Healthy Habits During Social Distancing
Before you go full hibernation mode, let's think ahead a bit.
You're home from work.
Your family is home from school.
All after-school activities are canceled.
Everyone is sitting around, staring at each other.
Might as well make some brownies? Well, yes. And also, NO.
It is an uncertain time, for sure. For those of us in the NYC area, school closures and "social distancing" practices are just beginning. In addition to many of us shifting to a work-from-home model, we are also faced with having school-aged children home 24/7, and the responsibility for overseeing any online instruction. Without denying the gravity of this pandemic - and with full support for social distancing - we can still admit that being our kids' social coordinators, and having no social interaction ourselves, isn't going to be all fun and games.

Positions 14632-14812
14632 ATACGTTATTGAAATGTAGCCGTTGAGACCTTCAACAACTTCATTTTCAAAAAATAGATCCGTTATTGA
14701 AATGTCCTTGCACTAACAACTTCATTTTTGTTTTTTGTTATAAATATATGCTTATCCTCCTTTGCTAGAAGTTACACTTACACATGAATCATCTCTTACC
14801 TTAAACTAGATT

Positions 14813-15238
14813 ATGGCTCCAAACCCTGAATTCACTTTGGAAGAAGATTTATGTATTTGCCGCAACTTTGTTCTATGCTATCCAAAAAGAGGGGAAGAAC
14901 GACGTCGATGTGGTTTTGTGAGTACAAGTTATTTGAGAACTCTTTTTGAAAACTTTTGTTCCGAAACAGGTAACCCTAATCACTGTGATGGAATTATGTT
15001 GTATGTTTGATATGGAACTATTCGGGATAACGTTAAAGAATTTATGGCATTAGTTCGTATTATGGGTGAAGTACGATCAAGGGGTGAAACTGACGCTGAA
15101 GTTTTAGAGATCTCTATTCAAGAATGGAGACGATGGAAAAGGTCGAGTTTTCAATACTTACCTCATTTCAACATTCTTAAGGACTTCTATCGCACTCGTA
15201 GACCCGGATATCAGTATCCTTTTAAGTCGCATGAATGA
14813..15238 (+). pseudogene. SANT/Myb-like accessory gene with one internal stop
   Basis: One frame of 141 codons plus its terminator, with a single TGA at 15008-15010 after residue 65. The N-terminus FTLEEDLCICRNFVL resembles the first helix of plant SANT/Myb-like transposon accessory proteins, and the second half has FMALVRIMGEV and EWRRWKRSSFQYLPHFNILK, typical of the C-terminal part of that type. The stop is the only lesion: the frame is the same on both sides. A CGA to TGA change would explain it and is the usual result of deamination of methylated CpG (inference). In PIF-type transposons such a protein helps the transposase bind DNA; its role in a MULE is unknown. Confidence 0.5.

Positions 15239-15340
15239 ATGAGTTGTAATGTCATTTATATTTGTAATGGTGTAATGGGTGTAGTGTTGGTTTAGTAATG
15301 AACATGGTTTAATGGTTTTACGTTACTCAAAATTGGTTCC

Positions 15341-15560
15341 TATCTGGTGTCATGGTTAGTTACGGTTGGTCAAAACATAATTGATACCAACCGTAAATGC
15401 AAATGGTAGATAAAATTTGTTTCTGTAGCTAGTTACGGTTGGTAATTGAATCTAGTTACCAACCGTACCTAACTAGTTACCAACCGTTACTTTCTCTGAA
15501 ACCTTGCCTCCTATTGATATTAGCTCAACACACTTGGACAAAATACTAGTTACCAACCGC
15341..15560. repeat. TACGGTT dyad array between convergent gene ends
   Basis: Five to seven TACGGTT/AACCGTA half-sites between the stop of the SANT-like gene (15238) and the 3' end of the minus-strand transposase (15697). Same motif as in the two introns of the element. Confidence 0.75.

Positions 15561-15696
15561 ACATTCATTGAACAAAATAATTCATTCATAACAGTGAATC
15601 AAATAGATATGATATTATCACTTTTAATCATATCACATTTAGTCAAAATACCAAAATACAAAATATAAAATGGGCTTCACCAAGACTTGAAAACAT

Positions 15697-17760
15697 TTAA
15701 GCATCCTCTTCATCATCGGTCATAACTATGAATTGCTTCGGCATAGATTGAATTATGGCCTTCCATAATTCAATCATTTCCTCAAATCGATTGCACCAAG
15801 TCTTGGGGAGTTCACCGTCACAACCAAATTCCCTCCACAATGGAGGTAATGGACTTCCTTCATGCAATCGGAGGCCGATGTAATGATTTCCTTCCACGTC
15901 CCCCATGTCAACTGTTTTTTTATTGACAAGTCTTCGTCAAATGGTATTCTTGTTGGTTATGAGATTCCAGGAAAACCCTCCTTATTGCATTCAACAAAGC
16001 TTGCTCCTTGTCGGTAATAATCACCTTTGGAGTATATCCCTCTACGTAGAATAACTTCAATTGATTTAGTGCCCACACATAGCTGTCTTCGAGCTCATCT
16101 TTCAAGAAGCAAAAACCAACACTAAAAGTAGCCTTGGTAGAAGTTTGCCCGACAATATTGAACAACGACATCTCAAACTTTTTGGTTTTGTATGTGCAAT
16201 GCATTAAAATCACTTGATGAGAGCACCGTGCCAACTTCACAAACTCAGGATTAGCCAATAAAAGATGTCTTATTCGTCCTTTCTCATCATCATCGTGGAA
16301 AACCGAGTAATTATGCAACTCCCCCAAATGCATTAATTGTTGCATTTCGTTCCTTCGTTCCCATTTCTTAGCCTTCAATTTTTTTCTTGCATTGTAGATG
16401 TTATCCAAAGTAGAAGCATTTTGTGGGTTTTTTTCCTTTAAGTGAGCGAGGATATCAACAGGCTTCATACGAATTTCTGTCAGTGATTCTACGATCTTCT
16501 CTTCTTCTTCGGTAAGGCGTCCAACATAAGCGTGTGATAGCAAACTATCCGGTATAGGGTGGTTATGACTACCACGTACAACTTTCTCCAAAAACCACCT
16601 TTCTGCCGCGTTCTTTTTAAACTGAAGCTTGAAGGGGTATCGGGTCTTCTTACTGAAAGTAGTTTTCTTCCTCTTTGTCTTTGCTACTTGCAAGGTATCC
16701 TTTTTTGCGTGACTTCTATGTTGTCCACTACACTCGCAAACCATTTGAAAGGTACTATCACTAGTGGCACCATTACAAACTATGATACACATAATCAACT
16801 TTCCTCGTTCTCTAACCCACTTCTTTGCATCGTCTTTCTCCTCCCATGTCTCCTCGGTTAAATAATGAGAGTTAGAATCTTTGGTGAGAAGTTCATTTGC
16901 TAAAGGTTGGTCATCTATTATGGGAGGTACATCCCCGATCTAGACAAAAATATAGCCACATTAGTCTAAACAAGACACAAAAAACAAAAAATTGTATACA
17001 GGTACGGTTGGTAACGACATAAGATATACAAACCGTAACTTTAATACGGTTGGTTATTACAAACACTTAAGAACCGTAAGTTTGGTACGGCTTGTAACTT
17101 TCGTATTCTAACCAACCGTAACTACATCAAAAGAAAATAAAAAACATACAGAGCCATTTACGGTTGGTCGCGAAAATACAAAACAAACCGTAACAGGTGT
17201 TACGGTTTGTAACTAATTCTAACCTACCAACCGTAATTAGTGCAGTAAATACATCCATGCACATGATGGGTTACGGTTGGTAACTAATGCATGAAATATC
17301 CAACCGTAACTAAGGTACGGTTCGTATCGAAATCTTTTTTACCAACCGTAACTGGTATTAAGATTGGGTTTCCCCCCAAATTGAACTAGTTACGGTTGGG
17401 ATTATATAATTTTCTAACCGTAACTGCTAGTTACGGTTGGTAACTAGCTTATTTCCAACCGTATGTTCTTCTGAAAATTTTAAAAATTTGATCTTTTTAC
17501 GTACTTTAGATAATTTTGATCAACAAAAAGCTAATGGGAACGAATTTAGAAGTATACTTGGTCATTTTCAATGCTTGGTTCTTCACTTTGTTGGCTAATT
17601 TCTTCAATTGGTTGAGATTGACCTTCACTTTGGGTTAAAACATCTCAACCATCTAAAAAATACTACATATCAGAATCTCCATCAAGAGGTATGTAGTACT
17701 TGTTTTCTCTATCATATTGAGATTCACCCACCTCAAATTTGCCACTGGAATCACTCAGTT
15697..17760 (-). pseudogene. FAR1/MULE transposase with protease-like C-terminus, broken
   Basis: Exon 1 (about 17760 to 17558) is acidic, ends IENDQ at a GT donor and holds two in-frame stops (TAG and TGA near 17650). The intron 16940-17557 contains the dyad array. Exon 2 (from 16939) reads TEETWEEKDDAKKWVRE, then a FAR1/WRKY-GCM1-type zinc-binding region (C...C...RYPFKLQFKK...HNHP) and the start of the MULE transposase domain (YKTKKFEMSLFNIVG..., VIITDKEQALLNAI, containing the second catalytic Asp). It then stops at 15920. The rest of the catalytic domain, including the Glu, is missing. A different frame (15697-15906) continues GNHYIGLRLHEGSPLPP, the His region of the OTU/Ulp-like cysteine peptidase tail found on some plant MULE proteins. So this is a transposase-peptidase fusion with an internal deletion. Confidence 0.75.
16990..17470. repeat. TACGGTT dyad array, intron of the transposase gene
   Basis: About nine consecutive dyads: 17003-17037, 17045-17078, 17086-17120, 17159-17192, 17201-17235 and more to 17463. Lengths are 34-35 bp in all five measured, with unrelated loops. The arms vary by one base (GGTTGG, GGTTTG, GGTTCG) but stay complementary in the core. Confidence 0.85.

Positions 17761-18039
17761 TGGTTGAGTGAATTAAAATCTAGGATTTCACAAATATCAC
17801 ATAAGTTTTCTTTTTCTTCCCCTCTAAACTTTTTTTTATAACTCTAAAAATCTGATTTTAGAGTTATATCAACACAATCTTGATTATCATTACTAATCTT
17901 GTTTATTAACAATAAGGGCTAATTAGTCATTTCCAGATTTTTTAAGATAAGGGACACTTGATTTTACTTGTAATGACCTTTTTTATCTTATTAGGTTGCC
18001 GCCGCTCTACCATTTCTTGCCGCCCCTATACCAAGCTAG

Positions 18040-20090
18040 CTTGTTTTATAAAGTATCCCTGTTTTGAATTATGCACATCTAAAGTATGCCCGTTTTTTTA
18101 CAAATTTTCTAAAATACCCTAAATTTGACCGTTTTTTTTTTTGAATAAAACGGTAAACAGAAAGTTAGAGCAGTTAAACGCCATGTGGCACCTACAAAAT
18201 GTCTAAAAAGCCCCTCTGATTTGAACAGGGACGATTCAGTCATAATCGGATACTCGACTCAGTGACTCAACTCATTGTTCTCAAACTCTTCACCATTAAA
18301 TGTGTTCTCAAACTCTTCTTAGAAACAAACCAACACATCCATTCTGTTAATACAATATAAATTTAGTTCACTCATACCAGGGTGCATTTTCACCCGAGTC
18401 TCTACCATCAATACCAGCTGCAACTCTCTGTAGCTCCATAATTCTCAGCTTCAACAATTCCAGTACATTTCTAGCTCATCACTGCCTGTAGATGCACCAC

Arrrgh. What to do... what to do???
While we wait, it's easy to adopt the "Hell in a Handbasket" mindset and eat whatever we can get our hands on. This is easy to do with a stockpile of Girl Scout Cookies, frozen pizzas, Easter candy, boxed brownie mix, and the like. Yesterday, I stress ate two mini Twix bars and two cookies... items I had stashed away in the pantry in the event my kids need treats while we were stuck at home. Apart from the fact that I am gluten-intolerant and Twix are not GF, the slackening of the reins "just because" set off a message in my head. It said, "Do not let this mindless snacking become habit while you are home, or you will not be happy in a few weeks."